Jeff: The truth is, I have written in two of those genres, and others besides. I’ve written both mysteries and westerns (along with science fiction, fantasy, straight fiction, and more), and intend to continue. In fact, the next couple of books I’m planning are both westerns. But yes, I am drawn to the dark side, and often when I work in those other genres I bring in elements of horror or dark suspense. I’ve never really analyzed it, but I suppose it’s a combination of a longstanding interest in horror and the supernatural, and an awareness of the darker, more unpleasant aspects of human nature.
Kaye: Cold Black Hearts is one of several recent releases through Wordfire Press. With more than 70 novels under your belt, what lead you to join the Wordfire family?
Jeff: I’ve known Kevin J. Anderson and Rebecca Moesta for what seems like forever–this goes back to meeting authors through my bookstore work. They’re two of the greatest people on the planet. They’re supremely talented, super nice, and scrupulously honest. When I saw the books they were putting out, I knew I wanted to be part of their line, and to work with friends rather than strangers.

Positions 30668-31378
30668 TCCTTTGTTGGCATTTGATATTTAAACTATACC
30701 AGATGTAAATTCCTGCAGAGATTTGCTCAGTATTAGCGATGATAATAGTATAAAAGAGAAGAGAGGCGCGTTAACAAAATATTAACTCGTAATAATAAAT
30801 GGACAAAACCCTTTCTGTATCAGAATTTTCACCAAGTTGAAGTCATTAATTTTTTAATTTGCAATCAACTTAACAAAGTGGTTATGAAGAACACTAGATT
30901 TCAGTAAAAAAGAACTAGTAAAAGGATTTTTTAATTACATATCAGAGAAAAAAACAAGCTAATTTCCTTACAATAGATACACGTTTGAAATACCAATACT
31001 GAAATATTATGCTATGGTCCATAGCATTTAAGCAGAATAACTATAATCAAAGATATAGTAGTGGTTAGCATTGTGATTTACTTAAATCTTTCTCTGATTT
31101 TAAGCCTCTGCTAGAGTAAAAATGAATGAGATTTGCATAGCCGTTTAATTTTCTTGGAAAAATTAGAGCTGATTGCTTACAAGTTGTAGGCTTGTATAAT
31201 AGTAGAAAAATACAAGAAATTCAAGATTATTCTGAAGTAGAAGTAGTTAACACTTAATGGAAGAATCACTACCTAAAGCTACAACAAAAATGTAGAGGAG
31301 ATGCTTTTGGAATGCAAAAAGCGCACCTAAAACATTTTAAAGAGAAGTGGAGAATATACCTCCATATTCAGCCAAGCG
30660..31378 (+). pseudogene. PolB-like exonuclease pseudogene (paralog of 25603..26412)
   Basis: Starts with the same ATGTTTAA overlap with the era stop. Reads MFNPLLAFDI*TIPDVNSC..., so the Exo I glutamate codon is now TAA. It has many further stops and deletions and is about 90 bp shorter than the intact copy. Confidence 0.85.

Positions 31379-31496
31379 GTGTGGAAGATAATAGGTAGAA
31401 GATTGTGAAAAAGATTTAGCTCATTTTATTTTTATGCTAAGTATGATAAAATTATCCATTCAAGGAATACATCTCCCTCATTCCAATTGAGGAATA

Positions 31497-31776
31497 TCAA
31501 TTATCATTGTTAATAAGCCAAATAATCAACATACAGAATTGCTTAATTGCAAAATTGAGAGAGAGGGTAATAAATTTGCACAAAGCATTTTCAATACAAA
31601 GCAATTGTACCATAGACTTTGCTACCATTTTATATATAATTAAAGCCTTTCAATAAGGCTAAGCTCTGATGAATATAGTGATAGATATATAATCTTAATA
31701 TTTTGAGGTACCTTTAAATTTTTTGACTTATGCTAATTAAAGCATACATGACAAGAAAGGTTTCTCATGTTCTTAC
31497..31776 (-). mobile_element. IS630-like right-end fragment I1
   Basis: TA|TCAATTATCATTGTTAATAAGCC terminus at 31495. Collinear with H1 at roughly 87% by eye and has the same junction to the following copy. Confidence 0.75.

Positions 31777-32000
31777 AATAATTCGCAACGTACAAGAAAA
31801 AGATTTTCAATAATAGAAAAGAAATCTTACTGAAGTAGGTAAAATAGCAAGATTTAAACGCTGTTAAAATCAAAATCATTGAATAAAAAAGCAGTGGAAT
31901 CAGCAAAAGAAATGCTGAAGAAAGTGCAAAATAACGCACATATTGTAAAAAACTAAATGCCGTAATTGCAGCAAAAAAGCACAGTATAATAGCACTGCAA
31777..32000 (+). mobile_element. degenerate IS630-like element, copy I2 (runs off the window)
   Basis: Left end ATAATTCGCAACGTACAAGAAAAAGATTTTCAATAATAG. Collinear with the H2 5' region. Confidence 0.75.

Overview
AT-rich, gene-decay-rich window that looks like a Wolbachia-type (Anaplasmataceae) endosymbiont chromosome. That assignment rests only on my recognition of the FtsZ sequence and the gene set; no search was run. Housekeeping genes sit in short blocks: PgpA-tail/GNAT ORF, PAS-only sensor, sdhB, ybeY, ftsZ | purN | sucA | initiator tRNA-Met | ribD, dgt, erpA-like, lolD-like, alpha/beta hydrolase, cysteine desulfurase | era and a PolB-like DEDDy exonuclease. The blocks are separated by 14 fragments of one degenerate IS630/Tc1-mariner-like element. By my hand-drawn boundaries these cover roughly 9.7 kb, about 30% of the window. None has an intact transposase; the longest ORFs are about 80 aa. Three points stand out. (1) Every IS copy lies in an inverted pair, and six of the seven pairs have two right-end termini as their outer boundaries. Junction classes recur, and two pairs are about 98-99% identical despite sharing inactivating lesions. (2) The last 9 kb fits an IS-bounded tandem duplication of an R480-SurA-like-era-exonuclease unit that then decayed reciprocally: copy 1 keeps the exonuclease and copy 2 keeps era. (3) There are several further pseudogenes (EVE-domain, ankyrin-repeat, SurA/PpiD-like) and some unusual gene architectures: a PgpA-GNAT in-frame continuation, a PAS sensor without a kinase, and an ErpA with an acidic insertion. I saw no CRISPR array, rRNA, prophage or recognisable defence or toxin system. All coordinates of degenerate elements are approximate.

Kaye: My review of Cold Black Hearts posted this month, but for those who didn’t catch it, would you like to tell me a little about it?
Jeff: It’s a supernatural thriller about a police detective who loses her hearing in an explosion, but gains something else in its place–a heightened sense of empathy. That quickly becomes a burden in a crowded metropolitan area, where people’s emotions press in on her from every side. When she’s offered a job in a remote part of New Mexico, working to free an accused killer from prison, she takes it. But it turns out that she’s just stepped from the frying pan into the fire, because there are strange, spooky things going on.